I won’t ruin any of the twists for you.  But this is a great business and family biography book.

I would give it a 4.5/5.

The Prize: The Epic Quest For Oil, Money, And Power

I’ve not read this book yet either.  But have heard great things about it too.  And since I’ve already got a copy I had to get this for you when I came across another like new copy of the book.

Below is a description of the book from Amazon.

Deemed “the best history of oil ever written” by Business Week and with more than 300,000 copies in print, Daniel Yergin’s Pulitzer Prize–winning account of the global pursuit of oil, money, and power has been extensively updated to address the current energy crisis.

Blink: The Power of Thinking Without Thinking

I read this book years ago but came across another copy to give away.

Honestly I don’t remember much about the book other than the underlying premise that in most cases the first thought coming to your mind when making a decision is the correct one.

Below are more detailed reviews and descriptions from Amazon.

Blink is about the first two seconds of looking–the decisive glance that knows in an instant. Gladwell, the best-selling author of The Tipping Point, campaigns for snap judgments and mind reading with a gift for translating research into splendid storytelling. Building his case with scenes from a marriage, heart attack triage, speed dating, choking on the golf course, selling cars, and military maneuvers, he persuades readers to think small and focus on the meaning of “thin slices” of behavior. The key is to rely on our “adaptive unconscious”–a 24/7 mental valet–that provides us with instant and sophisticated information to warn of danger, read a stranger, or react to a new idea.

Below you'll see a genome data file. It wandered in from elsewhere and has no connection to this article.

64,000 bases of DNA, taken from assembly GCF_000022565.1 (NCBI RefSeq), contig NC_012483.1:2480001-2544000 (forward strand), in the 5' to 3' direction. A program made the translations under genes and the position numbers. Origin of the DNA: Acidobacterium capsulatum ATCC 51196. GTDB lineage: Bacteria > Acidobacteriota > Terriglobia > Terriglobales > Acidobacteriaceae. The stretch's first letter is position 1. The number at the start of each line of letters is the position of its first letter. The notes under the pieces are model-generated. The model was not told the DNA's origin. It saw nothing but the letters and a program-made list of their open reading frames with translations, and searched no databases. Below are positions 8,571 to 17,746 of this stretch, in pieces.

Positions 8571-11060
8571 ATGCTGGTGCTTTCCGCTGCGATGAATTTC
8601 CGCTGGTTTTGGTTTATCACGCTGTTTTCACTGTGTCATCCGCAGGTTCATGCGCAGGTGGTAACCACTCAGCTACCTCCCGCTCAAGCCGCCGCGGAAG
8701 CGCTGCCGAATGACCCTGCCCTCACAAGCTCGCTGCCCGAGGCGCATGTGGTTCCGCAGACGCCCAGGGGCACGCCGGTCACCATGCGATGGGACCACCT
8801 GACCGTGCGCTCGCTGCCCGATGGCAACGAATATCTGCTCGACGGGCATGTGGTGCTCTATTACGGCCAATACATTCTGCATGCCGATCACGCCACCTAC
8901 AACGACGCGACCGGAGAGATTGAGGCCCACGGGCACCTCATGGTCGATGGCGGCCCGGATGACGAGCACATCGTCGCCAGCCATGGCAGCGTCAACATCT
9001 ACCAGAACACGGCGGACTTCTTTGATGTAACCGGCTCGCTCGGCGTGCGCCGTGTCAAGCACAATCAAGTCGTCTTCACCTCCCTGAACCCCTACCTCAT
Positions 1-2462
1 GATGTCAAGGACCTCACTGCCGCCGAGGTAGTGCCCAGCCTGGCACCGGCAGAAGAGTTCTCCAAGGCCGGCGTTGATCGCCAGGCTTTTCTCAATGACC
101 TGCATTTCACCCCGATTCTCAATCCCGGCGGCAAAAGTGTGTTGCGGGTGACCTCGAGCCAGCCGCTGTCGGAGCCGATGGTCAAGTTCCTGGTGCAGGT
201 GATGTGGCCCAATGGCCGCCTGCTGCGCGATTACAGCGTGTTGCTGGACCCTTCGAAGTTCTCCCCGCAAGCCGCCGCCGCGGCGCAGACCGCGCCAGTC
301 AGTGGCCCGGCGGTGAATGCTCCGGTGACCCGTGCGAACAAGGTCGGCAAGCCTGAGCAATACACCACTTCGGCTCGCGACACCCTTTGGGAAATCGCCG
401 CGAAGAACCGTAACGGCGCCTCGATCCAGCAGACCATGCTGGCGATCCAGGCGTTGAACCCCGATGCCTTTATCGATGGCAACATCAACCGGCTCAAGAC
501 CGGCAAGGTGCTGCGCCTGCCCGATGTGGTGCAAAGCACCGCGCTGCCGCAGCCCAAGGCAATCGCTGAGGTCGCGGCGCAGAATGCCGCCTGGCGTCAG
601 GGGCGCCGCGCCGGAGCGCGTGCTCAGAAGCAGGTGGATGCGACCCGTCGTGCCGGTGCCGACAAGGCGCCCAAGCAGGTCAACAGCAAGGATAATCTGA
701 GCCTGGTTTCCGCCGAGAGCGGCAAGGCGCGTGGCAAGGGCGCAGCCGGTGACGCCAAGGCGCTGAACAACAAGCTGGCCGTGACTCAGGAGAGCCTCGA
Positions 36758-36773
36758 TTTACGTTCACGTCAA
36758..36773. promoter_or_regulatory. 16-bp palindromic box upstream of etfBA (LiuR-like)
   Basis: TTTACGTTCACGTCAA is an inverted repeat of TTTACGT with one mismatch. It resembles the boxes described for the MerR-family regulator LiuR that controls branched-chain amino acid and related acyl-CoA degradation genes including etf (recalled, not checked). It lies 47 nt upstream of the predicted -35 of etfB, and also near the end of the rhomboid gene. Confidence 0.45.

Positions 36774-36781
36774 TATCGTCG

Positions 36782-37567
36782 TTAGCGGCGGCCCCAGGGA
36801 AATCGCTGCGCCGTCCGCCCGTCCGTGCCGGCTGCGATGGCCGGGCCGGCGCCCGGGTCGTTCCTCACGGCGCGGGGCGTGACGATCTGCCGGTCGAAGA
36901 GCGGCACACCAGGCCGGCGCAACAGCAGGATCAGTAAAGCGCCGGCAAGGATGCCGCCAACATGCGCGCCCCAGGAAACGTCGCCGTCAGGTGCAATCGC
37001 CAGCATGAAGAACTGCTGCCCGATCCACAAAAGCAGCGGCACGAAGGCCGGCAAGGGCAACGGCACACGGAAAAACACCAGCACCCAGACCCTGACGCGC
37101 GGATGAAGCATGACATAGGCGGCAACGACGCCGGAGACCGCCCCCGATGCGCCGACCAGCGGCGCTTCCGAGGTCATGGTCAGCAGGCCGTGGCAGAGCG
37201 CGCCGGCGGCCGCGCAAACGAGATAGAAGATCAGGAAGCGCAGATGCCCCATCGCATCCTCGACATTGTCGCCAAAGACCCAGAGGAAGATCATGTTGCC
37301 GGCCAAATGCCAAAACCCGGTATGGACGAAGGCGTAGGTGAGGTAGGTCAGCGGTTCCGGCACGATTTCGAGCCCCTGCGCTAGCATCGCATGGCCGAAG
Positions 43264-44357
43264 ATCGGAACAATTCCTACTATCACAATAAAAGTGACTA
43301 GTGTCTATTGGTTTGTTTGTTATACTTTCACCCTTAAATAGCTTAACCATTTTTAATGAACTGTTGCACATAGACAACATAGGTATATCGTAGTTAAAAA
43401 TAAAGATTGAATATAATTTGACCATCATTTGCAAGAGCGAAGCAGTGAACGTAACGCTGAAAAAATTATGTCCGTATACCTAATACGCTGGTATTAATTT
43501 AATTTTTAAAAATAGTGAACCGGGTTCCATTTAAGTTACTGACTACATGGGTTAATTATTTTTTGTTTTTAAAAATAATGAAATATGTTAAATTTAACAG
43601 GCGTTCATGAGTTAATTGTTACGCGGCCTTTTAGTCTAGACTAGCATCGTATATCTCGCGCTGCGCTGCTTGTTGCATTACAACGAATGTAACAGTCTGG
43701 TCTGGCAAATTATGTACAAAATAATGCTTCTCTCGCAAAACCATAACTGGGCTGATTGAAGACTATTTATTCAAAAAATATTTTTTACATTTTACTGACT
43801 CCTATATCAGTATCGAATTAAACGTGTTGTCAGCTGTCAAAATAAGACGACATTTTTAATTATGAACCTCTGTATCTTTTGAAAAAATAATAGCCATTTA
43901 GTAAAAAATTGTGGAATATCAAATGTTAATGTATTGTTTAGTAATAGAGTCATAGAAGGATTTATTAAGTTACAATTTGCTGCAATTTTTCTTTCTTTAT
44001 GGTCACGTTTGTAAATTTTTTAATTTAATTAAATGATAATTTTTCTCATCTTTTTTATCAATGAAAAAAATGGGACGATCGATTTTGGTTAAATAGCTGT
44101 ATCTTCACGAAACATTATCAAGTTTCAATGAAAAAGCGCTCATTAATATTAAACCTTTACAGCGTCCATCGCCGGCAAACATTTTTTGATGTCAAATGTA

Gladwell includes caveats about leaping to conclusions: marketers can manipulate our first impressions, high arousal moments make us “mind blind,” focusing on the wrong cue leaves us vulnerable to “the Warren Harding Effect” (i.e., voting for a handsome but hapless president). In a provocative chapter that exposes the “dark side of blink,” he illuminates the failure of rapid cognition in the tragic stakeout and murder of Amadou Diallo in the Bronx. He underlines studies about autism, facial reading and cardio uptick to urge training that enhances high-stakes decision-making. In this brilliant, cage-rattling book, one can only wish for a thicker slice of Gladwell’s ideas about what Blink Camp might look like. –Barbara Mackoff –This text refers to the Hardcover edition.

Barbarians At The Gate: The Fall of RJR Nabisco

I’ve not read this book yet either.  But have heard great things about it as well.  And since I’ve already got a copy I had to get this for you when I came across another like new copy of the book.

Below are reviews and descriptions of the book from Amazon.